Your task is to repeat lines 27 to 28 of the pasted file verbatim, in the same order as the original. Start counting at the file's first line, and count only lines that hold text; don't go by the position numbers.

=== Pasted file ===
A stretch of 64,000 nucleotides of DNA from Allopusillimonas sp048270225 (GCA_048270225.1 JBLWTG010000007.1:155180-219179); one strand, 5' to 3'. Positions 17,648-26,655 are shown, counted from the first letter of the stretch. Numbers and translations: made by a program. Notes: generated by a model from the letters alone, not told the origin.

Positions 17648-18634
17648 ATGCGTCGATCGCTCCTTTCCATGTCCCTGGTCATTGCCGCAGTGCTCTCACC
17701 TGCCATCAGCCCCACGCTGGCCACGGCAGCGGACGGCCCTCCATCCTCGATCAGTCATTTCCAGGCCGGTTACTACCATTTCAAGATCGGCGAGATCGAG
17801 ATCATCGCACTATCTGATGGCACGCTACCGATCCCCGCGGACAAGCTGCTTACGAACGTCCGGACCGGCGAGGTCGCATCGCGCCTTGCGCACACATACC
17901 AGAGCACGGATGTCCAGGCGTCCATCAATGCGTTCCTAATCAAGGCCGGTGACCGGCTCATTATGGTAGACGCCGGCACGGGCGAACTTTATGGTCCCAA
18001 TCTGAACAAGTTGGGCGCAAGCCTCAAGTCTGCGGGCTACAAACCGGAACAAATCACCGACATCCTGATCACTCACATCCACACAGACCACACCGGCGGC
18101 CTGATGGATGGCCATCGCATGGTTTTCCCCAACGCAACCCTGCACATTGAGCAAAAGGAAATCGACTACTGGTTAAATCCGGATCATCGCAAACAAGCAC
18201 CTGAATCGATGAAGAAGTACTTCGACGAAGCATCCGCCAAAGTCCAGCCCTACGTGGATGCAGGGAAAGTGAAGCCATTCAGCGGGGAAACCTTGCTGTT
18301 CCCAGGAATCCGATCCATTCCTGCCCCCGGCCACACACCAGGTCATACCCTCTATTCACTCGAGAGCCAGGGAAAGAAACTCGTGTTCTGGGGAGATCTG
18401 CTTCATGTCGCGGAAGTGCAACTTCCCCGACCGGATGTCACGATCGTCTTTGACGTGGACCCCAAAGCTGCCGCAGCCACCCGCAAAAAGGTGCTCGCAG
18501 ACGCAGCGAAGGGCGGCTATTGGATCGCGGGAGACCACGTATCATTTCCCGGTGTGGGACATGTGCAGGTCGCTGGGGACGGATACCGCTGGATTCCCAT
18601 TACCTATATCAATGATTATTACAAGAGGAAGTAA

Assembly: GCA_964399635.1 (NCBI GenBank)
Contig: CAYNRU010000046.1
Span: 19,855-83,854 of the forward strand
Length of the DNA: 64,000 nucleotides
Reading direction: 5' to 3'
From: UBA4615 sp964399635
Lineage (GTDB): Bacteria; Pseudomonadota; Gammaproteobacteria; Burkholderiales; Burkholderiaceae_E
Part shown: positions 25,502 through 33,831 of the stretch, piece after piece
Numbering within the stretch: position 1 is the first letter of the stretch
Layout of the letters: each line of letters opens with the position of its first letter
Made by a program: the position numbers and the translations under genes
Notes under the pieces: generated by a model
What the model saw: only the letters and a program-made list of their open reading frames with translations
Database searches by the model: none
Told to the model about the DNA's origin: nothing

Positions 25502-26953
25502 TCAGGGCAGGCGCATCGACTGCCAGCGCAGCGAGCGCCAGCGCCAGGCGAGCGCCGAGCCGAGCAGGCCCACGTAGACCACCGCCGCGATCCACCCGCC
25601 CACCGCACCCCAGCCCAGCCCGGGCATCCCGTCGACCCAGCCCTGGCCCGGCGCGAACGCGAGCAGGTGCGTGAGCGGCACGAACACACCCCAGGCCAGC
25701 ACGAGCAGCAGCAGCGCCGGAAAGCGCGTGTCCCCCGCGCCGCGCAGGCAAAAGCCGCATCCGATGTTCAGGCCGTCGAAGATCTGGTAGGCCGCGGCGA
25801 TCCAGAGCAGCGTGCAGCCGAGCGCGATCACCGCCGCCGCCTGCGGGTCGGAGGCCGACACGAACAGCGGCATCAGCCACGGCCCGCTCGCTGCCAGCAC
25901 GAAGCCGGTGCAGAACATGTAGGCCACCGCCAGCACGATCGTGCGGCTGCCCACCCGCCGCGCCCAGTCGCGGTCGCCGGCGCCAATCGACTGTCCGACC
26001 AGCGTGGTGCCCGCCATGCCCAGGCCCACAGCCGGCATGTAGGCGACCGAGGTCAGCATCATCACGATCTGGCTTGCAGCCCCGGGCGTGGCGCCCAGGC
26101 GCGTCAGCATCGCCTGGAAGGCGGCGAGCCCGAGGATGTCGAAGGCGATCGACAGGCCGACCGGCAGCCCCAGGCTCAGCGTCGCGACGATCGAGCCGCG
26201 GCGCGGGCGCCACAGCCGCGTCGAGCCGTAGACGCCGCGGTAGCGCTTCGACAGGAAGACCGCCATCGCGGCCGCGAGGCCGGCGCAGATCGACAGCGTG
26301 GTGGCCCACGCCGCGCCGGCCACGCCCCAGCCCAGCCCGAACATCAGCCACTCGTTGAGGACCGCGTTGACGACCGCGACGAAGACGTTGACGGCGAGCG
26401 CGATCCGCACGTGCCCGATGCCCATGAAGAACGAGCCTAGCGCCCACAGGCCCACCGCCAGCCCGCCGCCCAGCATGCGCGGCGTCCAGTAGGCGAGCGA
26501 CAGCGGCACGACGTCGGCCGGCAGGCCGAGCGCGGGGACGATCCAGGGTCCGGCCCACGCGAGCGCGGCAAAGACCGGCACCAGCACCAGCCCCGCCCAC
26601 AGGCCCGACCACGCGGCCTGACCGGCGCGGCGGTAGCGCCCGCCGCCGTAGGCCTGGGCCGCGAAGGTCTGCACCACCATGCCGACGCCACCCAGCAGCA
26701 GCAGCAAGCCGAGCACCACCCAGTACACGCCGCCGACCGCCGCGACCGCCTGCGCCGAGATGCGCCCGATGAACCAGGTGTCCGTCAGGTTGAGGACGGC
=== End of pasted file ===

Database searches by the model: none
Told to the model about the DNA's origin: nothing